Town fights to save its stunning church

Town fights to save its stunning church

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A small Victorian country town is fighting to save its spectacular church.

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FIGHT BACK: Many people believe the Rokewood Uniting Church is one of the most beautiful in country Victoria.

FIGHT BACK: Many people believe the Rokewood Uniting Church is one of the most beautiful in country Victoria.

A small Victorian country town is fighting to save its spectacular church.

Only time will tell whether their campaign has come too late after expressions of interest in the sale of the 156-year-old Uniting church closed this week.

Locals fear the historic bluestone church will be converted to a private residence and be lost to the public.

Golden Plains Shire Council through its mayor, the Rokewood Takeaway store owner, Helena Kirby is championing the eleventh hour fight back.

Council held an emergency meeting on Friday and agreed to ask the Victorian government to potentially compulsorily acquire the building and "gift it" to the Presbyterian church.

But the Presbyterian organisation doesn't want it even if the government took the unlikely course of buying it and offering it to them.

Without a church congregation in Rokewood, there is no way to pay for the building's upkeep.

Presbyterian Church of Victoria clerk of assembly John Wilson said Rokewood church was now owned by another denomination.

Rev Wilson said in 1974 the then Rokewood congregation voted 49 to 70 in favour of joining the Uniting Church and it was up to them to decide the building's future.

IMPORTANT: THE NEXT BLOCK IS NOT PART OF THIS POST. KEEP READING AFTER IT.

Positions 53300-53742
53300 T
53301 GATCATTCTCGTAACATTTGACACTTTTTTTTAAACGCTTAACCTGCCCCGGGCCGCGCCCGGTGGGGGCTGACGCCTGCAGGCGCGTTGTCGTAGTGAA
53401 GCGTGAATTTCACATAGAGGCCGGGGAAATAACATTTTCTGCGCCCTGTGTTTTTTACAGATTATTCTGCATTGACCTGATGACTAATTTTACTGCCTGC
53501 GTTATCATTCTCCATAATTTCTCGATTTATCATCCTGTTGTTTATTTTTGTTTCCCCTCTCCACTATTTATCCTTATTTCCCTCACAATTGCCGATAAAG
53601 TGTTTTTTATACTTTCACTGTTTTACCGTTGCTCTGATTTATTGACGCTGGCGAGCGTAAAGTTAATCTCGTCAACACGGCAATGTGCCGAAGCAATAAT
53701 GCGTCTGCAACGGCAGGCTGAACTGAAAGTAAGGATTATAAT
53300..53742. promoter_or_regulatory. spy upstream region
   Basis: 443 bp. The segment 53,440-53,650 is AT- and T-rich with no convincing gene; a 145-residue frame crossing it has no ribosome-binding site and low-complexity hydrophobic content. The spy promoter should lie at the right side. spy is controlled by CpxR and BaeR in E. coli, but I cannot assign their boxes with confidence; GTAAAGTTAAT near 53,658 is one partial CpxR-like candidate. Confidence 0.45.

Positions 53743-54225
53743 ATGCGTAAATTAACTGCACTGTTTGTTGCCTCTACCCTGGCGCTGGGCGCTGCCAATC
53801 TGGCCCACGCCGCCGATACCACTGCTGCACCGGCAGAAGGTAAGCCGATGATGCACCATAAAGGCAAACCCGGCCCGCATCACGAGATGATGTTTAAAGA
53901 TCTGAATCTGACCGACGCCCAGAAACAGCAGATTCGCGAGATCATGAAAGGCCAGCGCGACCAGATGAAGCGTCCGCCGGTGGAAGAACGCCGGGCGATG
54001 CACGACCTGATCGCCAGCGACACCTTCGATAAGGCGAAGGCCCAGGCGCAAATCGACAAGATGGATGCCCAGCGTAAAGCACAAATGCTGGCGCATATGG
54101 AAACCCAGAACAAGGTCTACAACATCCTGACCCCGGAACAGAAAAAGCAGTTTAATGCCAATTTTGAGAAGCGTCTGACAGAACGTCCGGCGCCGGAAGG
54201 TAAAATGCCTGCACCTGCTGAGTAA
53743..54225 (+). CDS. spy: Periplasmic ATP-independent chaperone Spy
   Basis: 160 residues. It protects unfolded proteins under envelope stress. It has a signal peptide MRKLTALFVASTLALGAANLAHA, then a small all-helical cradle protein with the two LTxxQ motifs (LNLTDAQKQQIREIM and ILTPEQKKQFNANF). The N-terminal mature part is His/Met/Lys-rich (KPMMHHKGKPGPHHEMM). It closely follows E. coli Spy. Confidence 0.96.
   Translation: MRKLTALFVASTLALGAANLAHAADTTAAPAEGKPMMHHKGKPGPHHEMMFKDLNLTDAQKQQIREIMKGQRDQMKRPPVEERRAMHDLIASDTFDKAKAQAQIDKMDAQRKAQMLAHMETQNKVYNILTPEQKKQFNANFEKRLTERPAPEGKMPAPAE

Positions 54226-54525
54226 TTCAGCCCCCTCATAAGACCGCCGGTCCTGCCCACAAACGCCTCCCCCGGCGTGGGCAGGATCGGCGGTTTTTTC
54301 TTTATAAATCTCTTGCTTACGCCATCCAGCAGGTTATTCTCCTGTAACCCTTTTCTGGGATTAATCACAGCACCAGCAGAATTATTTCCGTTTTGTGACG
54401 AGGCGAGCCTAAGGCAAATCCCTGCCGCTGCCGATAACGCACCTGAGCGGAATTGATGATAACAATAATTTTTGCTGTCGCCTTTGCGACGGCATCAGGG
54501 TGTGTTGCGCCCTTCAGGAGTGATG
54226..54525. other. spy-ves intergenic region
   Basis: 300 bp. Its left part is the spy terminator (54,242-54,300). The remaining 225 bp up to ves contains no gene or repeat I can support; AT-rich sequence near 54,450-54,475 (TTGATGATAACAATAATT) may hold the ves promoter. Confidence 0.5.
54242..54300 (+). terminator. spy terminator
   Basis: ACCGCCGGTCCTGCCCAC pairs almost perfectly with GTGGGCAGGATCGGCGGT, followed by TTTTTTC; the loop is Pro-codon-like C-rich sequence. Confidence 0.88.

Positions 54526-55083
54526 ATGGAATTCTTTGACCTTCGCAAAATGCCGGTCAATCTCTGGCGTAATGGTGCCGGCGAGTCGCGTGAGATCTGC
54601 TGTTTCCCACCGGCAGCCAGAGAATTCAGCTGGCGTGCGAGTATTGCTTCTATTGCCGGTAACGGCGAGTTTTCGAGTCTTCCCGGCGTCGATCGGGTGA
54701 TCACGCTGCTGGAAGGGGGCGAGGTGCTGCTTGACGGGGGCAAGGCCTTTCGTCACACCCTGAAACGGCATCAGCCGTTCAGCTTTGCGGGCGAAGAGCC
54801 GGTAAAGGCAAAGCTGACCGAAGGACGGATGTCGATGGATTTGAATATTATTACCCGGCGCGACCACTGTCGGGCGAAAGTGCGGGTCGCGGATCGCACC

Golden Plains council has accepted a local petition with several hundred names asking for the church to be saved from sale.

"A marketing campaign on behalf of the Uniting Church in Australia ... disparaged the Rokewood community and its economic prospects with false claims that the town's population is dwindling and has no interest in religion. Rokewood is not a ghost town," the petitioners wrote.

The stunning Gothic church is presently owned by the Uniting Church but locals are upset the church had not done more to stop the sale.

The Uniting Church wants to realise about $500,000 for the sale and support the remaining churches and Ministers in the region.

Rokewood's organist of 50 years, John Carr, said the congregation had dwindled to less than five.

"You can't pay for the upkeep on a place like this with so few."

Mr Carr said the demise of country churches was not just religion falling out of favour, or the steady population loss from rural areas.

"I am not sure a building like this is a part of modern day life."

It would be a double whammy for Rokewood after St Patricks, the town's Catholic church, was sold earlier in the year.

The then Rokewood Presbyterian Church had wealthy squatter benefactors, the pioneering Russell and Elder families who arrived from Scotland to establish sheep grazing estates.

The spectacular timber ceiling.

The spectacular timber ceiling.

It was spurred on by the gold rush at nearby Corindhap (Break O'Day) which was home to 5000 people by 1857.

Rev. John Cooper was the Minister at Rokewood between 1859 and 1866 and he convinced his budding architect nephew, Alexander Davidson, to also emigrate to Australia and build a church.

Stunning from the outside, the church is just as breath-taking on the inside, with a vaulted timber ceiling, also designed by Davidson.

The original timber pews, another Davidson design, are still there as are the large stained glass windows.

Rokewood Uniting Church has been for sale through an expressions of interest process with Charles Stewart and Co. Colac on (03) 5231 5400.

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